Survival Aids

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Science  04 May 2007:
Vol. 316, Issue 5825, pp. 662
DOI: 10.1126/science.316.5825.662a

Agarics—fungi that include the common mushroom—are diverse in morphology and in ecological niche: puffballs, gilled mushrooms, decomposers of wood, and mutualistic partners to ants. Alas, tracing their evolutionary radiations has been hampered by the dearth of fossil samples.

Garnica et al. have performed a molecular analysis of nuclear genes and a microscopic analysis of agaric spore structures in order to better understand the organization of this group. Using these two features, they rearranged relationships, such that some species were flung apart and others recognized as more closely related than previously thought. It appears that one major evolutionary innovation led to the acquisition of thicker walls and darker pigmentation of the spores. The authors suggest that these sturdier spores were better able to tolerate the relatively harsher conditions on dry land (and, in some cases, in herbivore digestive tracts), where water conservation and resistance to ultraviolet radiation can be a great help. — PJH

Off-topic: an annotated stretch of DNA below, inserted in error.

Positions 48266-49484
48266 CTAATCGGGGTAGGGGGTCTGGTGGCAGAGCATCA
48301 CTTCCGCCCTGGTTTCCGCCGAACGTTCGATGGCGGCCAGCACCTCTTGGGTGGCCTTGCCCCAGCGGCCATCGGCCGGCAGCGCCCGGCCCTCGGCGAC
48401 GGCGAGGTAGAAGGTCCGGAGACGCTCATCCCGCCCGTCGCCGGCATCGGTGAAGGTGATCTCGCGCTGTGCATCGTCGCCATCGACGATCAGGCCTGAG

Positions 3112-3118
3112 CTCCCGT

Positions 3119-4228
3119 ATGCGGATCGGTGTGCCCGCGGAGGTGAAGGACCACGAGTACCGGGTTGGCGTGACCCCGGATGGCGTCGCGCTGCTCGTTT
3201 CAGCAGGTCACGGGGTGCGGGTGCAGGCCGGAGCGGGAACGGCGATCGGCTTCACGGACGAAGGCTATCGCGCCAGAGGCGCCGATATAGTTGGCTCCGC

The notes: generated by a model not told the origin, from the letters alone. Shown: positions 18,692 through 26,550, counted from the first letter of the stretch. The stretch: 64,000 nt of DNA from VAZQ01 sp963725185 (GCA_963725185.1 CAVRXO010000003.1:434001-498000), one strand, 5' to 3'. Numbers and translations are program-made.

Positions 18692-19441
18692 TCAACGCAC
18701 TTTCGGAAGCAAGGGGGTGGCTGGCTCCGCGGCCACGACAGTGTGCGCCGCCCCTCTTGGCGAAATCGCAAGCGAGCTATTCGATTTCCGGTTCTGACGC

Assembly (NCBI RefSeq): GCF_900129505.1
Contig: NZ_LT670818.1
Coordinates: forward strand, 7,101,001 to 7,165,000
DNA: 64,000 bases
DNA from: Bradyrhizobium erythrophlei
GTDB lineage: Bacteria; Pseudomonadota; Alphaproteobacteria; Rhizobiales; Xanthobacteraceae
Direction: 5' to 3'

Mycol. Res. 111, 10.1016/j.mycres.2007.03.019 (2007).

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